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Can Plastic Surgery Transform a Criminal?

Criminals Plastic SurgeryA British filmmaker is researching cosmetic and reconstructive surgeries conducted last century on thousands of penitentiary inmates in Canada in an effort to reduce reoffending rates by repairing crooked noses, facial scars and birth defects.

Dr. Trefor Nodwell, a plastic surgeon and founder of The Ottawa Clinic, says that he was surprised to hear that surgery alone would have any significant effect. “Surgery is a wonderful way to help people get a new perspective on life, but a patient has to have a healthy inner life as well as a positive self-image to affect personal growth.”

Between the 1930s and 80s, experiments of this kind took place at the Kingston Prison for Women and the Kingston Penitentiary, where filmmaker Harriet Mathams will be filming for her upcoming documentary.

Dr. Nodwell explains, “People from all walks of life are burdened by scars from accidents, birth or other incidents. Plastic surgery can come with many positive psychological benefits, and I would imagine with inmates it would be no different.”

Half the patients who underwent surgery in Kingston did not reoffend. A similar experiment at Oakalla Prison Farm in Burnaby, B.C. saw the reoffend rate drop by about 30 percent, and a Texas prison saw the rate of reoffending drop by 18 percent after plastic surgery. The results of these tests suggest that plastic surgery can help change an inmate’s behaviour.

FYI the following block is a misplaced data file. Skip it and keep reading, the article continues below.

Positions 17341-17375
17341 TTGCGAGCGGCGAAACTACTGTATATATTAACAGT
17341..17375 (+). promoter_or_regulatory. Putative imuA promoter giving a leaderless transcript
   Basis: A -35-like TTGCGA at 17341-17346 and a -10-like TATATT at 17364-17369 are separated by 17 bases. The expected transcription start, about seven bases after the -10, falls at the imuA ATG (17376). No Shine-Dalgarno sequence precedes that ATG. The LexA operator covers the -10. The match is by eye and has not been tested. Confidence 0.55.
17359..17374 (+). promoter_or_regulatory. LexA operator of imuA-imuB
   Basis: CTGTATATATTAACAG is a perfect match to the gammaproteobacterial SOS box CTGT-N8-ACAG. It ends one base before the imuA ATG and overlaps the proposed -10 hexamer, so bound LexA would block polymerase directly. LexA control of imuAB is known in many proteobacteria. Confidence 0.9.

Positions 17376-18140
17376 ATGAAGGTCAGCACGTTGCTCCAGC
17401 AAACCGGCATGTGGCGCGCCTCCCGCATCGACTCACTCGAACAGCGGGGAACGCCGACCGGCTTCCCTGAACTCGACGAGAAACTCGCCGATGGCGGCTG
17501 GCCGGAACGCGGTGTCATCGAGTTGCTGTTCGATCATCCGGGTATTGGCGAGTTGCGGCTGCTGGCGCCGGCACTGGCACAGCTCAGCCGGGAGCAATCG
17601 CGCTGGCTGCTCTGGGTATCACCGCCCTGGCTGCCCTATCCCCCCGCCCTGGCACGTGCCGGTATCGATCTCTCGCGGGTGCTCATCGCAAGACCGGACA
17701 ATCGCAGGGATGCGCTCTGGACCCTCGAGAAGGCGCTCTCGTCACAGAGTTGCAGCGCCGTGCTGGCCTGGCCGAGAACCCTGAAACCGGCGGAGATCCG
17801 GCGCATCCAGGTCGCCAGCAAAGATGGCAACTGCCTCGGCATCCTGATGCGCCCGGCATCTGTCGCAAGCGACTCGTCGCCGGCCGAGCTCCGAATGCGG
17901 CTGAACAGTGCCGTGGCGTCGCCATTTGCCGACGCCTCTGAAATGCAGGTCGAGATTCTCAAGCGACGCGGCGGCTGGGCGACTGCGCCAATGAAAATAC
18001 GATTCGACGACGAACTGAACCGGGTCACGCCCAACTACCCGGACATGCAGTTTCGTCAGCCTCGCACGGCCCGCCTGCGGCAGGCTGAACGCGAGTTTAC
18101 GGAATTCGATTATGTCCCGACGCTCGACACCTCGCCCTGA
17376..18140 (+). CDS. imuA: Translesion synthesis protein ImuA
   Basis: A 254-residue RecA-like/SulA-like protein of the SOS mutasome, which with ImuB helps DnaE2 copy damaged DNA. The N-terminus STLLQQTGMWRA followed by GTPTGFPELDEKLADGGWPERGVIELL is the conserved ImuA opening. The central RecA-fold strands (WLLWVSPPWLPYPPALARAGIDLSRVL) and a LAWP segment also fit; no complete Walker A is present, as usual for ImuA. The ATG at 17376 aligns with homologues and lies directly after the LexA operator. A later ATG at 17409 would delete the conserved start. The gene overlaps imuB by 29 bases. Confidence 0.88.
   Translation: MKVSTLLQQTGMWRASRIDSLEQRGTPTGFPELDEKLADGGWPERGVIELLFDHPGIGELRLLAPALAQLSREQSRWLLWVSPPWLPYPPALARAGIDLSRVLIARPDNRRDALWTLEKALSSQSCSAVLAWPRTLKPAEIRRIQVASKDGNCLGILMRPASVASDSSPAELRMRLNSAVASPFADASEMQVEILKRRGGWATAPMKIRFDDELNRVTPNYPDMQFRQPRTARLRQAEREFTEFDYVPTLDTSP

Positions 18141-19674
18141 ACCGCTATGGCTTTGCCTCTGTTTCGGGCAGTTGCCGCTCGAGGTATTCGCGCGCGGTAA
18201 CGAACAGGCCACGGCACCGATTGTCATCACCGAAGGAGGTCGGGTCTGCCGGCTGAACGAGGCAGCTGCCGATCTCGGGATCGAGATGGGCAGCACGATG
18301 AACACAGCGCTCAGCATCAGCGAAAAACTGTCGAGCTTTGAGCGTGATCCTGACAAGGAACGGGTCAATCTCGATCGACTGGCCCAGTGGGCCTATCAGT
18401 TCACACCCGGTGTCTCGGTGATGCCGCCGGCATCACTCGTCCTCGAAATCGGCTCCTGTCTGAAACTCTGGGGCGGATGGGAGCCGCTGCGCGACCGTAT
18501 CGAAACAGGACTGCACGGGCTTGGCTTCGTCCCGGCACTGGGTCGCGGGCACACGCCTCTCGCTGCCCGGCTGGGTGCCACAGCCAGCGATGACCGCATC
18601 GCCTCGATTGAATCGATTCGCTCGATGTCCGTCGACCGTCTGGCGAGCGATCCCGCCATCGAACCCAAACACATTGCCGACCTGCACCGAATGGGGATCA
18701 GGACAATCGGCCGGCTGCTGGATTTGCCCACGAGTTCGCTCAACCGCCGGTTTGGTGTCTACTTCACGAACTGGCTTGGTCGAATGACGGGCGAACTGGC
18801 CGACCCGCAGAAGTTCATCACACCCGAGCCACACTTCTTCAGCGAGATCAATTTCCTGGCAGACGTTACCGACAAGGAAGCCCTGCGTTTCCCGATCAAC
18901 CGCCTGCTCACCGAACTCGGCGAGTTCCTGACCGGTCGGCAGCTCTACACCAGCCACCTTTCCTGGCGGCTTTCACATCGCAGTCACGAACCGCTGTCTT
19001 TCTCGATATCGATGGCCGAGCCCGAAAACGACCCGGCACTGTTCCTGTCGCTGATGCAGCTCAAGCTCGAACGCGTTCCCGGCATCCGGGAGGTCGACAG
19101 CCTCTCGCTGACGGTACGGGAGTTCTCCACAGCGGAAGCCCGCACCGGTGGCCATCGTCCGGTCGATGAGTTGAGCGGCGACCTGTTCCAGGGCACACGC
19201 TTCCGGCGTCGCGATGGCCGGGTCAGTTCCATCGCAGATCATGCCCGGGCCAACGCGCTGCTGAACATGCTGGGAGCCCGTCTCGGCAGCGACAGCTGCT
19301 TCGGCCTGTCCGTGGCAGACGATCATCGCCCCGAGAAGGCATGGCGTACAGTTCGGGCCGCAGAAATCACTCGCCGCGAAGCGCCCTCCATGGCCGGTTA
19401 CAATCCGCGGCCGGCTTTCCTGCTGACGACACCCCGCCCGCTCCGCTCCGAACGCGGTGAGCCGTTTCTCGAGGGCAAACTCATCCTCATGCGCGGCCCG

“There is no doubt plastic surgery could boost an inmate’s esteem,” says Dr. Nodwell, “however, I wonder if the researchers were able to tease out the effects of other formal rehabilitation efforts like education, job training, substance abuse management and psychological counseling.”

An experiment of this kind and scale raises a lot of ethical questions, which Mathams’ documentary will no doubt investigate. “Governments and institutions had a different approach to the ethics of consent and perhaps prison conditions were harsher for inmates at that time,” explains Dr. Nodwell. “It would be interesting to know what discussions took place between doctors and inmates about the risks and benefits of the reconstructive procedures they were agreeing to undergo.”

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